I read the first book in this series (Gemsigns) after it was recommended by multiple people at WorldCon last year and discovered just why folks were raving about it - fortunately for me, the local library has discovered Stephanie Saulter and recently bought the second book (Binary) with the third book (Regeneration) on order, so that'll be reviewed on here in due course...
As this is the middle book of the trilogy and I hadn't done a proper review of the first one, I feel there needs to be some explanation of the setting: essentially, the book is set in London some years after a cognitive disorder called the Syndrome had decimated the world's population. In response to that, various companies had developed what they call 'gemtech', essentially genetically engineering people to do the jobs nobody wants to do or is able to do - so you might have someone (described as a 'gem') who can breathe underwater or work at very high altitudes, but who is essentially the property of those companies. The world is divided between 'gems' and 'norms' and Gemsigns is about the campaign for the gems to gain full human rights, against the opposition of the companies involved, led by a charismatic gem called Aryel Morningstar.
Binary is set shortly after that campaign has succeeded, with many of the same characters playing significant parts in its story. While the world is trying to work out just how gems and norms are going to relate to one another, a whistleblower informs the police that valuable raw material has been stolen from one of the gemtech companies. At the same time, the company concerned is trying to reinvent itself and tap into unexplored areas of research, namely the link between computers and people - for that research to succeed, they need the cooperation of one of their former pieces of property, which also gives the gems an opportunity to find out if the company has really changed the way it claims. Closer to home, one of Aryel's family is becoming more and more unwell from a disorder that seems to be related to his genetic code, so the opportunity to mine the company's archives for anything that might help is almost too good to be true.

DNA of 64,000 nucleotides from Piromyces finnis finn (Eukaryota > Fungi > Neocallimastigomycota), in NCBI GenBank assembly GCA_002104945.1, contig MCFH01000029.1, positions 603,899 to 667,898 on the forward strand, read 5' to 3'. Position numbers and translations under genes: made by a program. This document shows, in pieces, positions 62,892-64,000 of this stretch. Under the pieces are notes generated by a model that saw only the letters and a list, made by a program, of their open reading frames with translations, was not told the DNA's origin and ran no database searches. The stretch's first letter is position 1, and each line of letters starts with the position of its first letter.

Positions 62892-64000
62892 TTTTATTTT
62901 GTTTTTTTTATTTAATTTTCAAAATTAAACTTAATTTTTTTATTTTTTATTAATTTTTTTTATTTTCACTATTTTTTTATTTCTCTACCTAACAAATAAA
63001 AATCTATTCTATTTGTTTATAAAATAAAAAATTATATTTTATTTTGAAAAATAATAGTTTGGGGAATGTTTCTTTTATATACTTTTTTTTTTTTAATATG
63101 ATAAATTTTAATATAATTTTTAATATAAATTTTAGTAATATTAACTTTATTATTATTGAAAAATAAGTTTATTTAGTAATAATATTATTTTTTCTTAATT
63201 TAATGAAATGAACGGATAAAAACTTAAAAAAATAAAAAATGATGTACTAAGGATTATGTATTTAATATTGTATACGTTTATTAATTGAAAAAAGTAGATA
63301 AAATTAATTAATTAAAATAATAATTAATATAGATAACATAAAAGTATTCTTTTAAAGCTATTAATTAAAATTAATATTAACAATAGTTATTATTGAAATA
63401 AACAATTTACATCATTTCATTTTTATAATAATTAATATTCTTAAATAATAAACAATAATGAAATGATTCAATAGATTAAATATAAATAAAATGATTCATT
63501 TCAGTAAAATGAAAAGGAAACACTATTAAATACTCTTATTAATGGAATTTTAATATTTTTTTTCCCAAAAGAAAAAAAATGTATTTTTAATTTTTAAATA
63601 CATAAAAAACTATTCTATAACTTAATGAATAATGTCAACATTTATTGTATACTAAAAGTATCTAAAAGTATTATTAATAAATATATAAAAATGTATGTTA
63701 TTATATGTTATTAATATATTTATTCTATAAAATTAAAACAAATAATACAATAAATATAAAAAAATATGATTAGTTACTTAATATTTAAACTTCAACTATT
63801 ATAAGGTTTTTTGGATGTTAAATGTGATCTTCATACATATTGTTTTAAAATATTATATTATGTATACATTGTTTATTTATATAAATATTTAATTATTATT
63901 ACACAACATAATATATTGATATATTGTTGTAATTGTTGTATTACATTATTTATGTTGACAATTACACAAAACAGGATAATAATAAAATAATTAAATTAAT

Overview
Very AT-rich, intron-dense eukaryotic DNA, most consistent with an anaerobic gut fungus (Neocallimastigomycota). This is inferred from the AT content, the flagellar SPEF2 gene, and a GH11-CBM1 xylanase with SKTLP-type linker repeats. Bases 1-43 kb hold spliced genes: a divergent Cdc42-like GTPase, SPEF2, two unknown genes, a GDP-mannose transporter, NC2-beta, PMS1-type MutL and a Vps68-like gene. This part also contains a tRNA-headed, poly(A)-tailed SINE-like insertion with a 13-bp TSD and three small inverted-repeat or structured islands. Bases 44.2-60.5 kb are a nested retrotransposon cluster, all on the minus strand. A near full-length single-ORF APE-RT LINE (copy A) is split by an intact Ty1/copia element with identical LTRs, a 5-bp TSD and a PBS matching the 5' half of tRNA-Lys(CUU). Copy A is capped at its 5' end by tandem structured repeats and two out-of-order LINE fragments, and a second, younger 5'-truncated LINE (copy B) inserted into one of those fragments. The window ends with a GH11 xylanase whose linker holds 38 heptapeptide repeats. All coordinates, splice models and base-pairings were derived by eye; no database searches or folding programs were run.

I think one of the strengths of these books is how believable the characters are, especially in their interactions with one another - none of them are perfect but they are all very human, regardless of their background. In Binary, we discover something about the backstory for both Aryel herself and her main adversary, the CEO of Bel'Natur - meanwhile, new relationships are formed and old ones strengthened by adversity. Seriously, it's all good - read these books, read Regeneration when you get the chance and anything else Stephanie Saulter might write in the future.